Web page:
Now that virtual school is official for at least the first part of the school year, we know that the at-home stress levels are probably higher than ever. In addition to being a parent and an employee or boss, you now have to be an adjunct teacher or professor. To help ease that transition we have compiled resources, tips, and helpful advice on turning that corner of your living room into your child’s assigned classroom seat.

Create A Dedicated Space

If you haven’t already, the best way to help your children, no matter what age they are (yes we are looking at you, college students whom exclusively work from their beds) having an area, whether it is their favorite patch of carpet by the coffee table, desk, or spot at the dining table to work at is the first step to success. Going to go sit at the same spot everyday helps establish a routine. It will be the first signal to your children’s brain that it is school time now, and it’s time to learn and work. 

Having a dedicated area also helps keep wandering children away from your workspace, as most of us will be working from home for the foreseeable future as well. Keeping their school spot separate from their time-out and break spaces will help reinforce that when they sit there it is time for learning, just like in regular school. 

Break the day into pieces. In regular school, learning doesn’t happen for eight straight hours. In a home school setting, there isn’t much distraction from the child and the lessons, while in regular school there is really only about 3 to 4 hours of effective classroom learning time. The rest is spent in the hallways, in recess, in lunch, and in waiting for others to take their turns. After intensive studying for a period of time, get up and go do something different. It helps recharge the brain. 

Stay Active

Keeping your children active is a vital part of keeping them healthy and happy. This is made even more difficult by virtual school, parks being closed and not the safest, and pools being mostly closed all summer. We know it has been a long few months cooped up inside, and your wiggle time ideas might be running a little dry. Not to fear, we have a list of resources for everything from at home recess to Pre-K yoga.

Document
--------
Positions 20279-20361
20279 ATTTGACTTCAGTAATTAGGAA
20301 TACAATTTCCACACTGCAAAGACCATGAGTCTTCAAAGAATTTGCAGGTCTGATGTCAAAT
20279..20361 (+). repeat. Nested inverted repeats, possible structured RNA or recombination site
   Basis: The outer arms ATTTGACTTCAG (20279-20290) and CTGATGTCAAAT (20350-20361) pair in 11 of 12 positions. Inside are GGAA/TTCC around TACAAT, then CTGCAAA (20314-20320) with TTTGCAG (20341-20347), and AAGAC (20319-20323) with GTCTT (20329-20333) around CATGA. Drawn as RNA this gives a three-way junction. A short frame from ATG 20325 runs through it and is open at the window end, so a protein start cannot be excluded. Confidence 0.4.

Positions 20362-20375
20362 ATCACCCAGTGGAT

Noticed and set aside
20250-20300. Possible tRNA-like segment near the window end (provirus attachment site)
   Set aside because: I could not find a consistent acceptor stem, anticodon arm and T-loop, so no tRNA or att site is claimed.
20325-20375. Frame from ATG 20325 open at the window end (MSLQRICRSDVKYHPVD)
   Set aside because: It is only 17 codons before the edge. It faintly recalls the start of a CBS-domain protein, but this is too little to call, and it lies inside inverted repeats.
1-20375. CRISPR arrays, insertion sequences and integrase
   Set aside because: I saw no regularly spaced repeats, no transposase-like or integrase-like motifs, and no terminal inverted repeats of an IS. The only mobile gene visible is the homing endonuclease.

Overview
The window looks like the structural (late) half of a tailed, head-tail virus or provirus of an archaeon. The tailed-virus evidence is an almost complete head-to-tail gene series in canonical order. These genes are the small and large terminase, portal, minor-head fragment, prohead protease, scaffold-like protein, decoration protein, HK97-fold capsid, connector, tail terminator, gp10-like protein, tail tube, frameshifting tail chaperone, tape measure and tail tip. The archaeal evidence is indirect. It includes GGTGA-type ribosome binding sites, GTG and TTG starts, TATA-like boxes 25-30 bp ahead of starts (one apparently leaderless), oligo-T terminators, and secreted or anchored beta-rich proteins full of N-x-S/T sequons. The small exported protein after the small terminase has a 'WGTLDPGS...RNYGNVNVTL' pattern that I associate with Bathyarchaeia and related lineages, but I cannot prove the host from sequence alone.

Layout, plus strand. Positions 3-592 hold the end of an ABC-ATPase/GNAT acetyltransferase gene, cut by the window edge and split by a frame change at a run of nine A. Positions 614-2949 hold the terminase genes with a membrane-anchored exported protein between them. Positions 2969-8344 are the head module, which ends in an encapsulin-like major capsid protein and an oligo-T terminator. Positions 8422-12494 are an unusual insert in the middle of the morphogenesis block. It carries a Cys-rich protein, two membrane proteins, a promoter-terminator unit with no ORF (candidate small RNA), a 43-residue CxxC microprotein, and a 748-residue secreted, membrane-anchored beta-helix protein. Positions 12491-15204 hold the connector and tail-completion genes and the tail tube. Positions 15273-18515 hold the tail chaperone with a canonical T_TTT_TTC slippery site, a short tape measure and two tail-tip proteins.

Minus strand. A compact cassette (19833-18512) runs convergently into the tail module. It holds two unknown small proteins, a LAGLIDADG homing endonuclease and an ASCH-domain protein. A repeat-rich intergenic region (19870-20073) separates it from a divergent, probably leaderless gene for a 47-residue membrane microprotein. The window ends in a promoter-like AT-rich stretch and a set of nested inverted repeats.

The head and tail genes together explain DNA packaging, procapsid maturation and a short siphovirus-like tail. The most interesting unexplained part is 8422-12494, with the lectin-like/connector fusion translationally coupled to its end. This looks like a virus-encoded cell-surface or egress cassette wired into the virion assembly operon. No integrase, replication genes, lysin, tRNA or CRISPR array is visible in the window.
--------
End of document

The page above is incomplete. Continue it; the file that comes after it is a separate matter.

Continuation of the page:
Working in Activity with Classroom Lessons

GoNoodle Aps and Games to Get Moving 

Recess At Home Through’s Google Classroom 

Videos and Printables for Game Play at Home 

Mindfulness Yoga For Kids



General: These are a few resources for you and children of different ages. 

Having a family Jeopardy night? Here is a YouTube channel all about trivia has complied 101 free resources for at home education during COVID-19

Need a little inspiration for helping your child learn?

Khan Academy is a free online resource with video lessons for all ages on almost every subject (but especially for those math questions that none of us know the answer for).

Need a movie night but want to help answer some of those questions about deep sea animals and what actually lives on the plains? Check out Netflix’s One Planet series. 


Preschool-Elementary School:

Have the next Neil deGrasse Tyson at home? Check out this playlist on Let’s Go To Space!

Almost everything at school revolves around growing up and social connections. This playlist will help your child Get To Know Your Emotions.

Is “I Want to Be A Scientist” a common phrase? Check these out!

The same Khan Academy as above but this time just for Learners.

National Geographic Kids has a dedicated YouTube Channel.


Middle-High School

The CrashCourse YouTube channel has short well-illustrated lessons on every subject from Organic Chemistry to U.S. History.

Ted Talks are a great way to help inspire and supplement some subjects that may be hard to care about right now: Literature, History, Art, Math, Science, Music, and Writing!

Khan Academy for Learners

National Geographic has a YouTube channel for adults too!


Ask Your Doctor

If you are worried about keeping your children active, engaged in their learning, or have questions about where your children should be developmentally to best help judge what they need from you, just ask us! We are here to be another resource outside of your child’s teachers and administration. Give us a call at 540.349.3225 to speak with your provider.